Roundtable discussion: Transparent methods, pre-registrations, and replications in political science

Many disciplines in the social sciences face a ‘credibility crisis’. In response to such crises, the Open Science movement is promoting research practices that are more transparent. In political science, there is a clear trend towards more transparent and replicable research. More and more journals are requiring the pre-registration of experimental work and a few journals are already publishing registered reports. Given these rapid changes, this roundtable discussion will draw attention to the need for transparent and replicable research, and talk about best practices and ways to implement the recommendations from the Open Science movement. The participants to this roundtable discussion have ample experience with pre-registration and pre-registered reports themselves, for experimental and observational work.

Contact mehmet.ali.semih.cakir@umontreal.ca to get the zoom link.

Aaron Erlich is an Assistant Professor in the Department of Political Science at McGill University, where he is a member of the Centre for the Study of Democratic Citizenship and a founding member of the Centre for Social and Cultural Data Science. Broadly speaking, Aaron is interested in democratization and democratic development. Much of his research addresses the role that information plays in developing democratic polities. He maintains active research projects in the former Soviet Union, Eastern and Southern Africa, and Mexico. Aaron has written about the topic of pre-acceptance and previously edited a pre-acceptance issue.

Amélie Godefroidt is a Postdoctoral Researcher at the Department of Sociology and Political Science at the Norwegian University of Science and Technology (NTNU). Before this, she was a PhD Fellow of the Research Foundation Flanders—FWO at the Centre for Research on Peace and Development at the University of Leuven (KU Leuven) in Belgium. Her research focuses on the emotional and socio-political consequences of political violence, especially of those violent events labelled “terrorism” in public and elite discourse. Methodologically, she predominantly uses experimental and survey data as well as content analysis and meta-analytical techniques to address these topics in various countries across the world, including Belgium, the US, Nigeria, Azerbaijan, and Northern Ireland. Amélie is also a co-founder of #Meth-Lab at the Faculty of Social Sciences at KU Leuven. In this capacity, she has been organizing entry-level workshops on methods for PhD students and post-docs.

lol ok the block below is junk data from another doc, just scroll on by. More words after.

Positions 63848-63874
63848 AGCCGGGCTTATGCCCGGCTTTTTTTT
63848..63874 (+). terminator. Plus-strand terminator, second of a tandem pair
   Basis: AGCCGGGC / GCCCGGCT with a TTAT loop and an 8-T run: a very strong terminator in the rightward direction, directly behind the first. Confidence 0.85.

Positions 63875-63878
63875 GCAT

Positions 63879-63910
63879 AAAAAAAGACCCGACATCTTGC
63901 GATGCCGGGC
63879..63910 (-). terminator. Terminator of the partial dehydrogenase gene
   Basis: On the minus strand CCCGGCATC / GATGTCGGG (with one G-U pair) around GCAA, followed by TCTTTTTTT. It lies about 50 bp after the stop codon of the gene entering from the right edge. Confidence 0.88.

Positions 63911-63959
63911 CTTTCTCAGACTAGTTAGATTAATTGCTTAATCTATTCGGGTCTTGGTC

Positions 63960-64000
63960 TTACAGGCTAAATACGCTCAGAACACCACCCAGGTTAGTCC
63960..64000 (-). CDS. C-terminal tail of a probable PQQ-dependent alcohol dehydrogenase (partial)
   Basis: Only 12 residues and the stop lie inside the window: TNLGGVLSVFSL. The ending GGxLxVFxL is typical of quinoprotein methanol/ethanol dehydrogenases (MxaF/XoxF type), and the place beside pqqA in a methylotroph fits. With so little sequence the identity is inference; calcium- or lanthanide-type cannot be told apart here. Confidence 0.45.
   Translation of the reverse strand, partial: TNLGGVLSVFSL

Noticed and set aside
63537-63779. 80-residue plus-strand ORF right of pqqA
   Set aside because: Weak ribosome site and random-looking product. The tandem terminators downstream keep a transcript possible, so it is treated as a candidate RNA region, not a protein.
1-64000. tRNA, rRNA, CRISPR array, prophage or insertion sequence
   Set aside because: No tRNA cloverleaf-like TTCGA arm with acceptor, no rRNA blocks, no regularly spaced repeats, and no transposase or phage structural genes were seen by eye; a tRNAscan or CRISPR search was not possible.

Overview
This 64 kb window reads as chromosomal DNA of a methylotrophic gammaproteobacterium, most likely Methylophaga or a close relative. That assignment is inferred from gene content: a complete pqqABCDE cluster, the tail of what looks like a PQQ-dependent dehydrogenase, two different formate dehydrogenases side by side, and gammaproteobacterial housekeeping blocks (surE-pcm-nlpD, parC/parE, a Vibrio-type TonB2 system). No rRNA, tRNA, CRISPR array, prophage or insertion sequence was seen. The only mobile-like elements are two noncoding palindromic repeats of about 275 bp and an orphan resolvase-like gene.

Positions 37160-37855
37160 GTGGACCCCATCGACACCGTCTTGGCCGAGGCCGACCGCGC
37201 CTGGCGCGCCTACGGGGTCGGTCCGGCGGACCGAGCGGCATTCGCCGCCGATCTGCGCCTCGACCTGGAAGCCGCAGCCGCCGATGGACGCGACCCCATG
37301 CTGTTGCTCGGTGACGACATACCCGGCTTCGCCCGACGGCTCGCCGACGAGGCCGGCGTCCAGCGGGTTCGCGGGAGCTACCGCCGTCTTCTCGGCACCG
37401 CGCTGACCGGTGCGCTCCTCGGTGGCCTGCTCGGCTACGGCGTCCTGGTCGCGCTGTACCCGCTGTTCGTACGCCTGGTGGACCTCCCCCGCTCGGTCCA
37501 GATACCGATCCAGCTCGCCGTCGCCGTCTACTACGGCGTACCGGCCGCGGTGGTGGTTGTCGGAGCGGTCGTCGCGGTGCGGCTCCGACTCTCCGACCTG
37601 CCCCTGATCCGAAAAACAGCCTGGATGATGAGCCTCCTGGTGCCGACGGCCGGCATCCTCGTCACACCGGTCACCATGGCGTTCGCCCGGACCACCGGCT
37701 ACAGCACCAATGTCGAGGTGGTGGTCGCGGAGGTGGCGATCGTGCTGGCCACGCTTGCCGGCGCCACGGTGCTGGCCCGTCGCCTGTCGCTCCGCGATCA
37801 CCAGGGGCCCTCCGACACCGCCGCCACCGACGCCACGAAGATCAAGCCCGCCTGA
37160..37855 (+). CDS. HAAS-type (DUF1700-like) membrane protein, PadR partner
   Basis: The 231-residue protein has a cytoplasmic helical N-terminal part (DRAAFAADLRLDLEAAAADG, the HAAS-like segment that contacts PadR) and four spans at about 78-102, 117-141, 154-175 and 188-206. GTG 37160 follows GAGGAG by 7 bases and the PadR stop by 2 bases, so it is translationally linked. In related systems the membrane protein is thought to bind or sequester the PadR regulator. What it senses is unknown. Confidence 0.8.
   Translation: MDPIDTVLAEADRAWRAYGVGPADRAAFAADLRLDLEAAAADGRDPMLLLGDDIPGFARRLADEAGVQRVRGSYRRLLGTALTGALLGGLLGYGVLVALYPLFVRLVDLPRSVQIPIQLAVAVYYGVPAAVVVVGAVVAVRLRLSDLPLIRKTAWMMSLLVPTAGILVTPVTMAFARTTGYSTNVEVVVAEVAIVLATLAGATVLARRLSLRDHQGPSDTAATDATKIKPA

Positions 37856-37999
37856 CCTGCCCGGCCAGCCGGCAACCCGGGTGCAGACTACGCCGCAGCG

Alexander Wuttke is a researcher for MZES (Mannheim Centre for European Social Research) at the University of Mannheim. He is associated with the Chair for Political Psychology (Harald Schoen) and with the German Longitudinal Election Study (GLES) where he is involved with GLES online panel surveys. Alexander investigates political phenomena by using the toolbox of research psychologists. Using a wide array of observational and field-, survey- and quasi-experimental methods, he studies political engagement in liberal democracies and current challenges to liberal democracy through the eyes of ordinary citizens. Alexander is a catalyst of the Berkeley Initiative for Transparency in the Social Science and one of the co-founders of the Mannheim Open Science Meetup. He also co-edited a special issue on Open Science for PS: Political Science and Politics.

This content has been updated on 2 February 2021 at 16 h 09 min.

Comments

Comment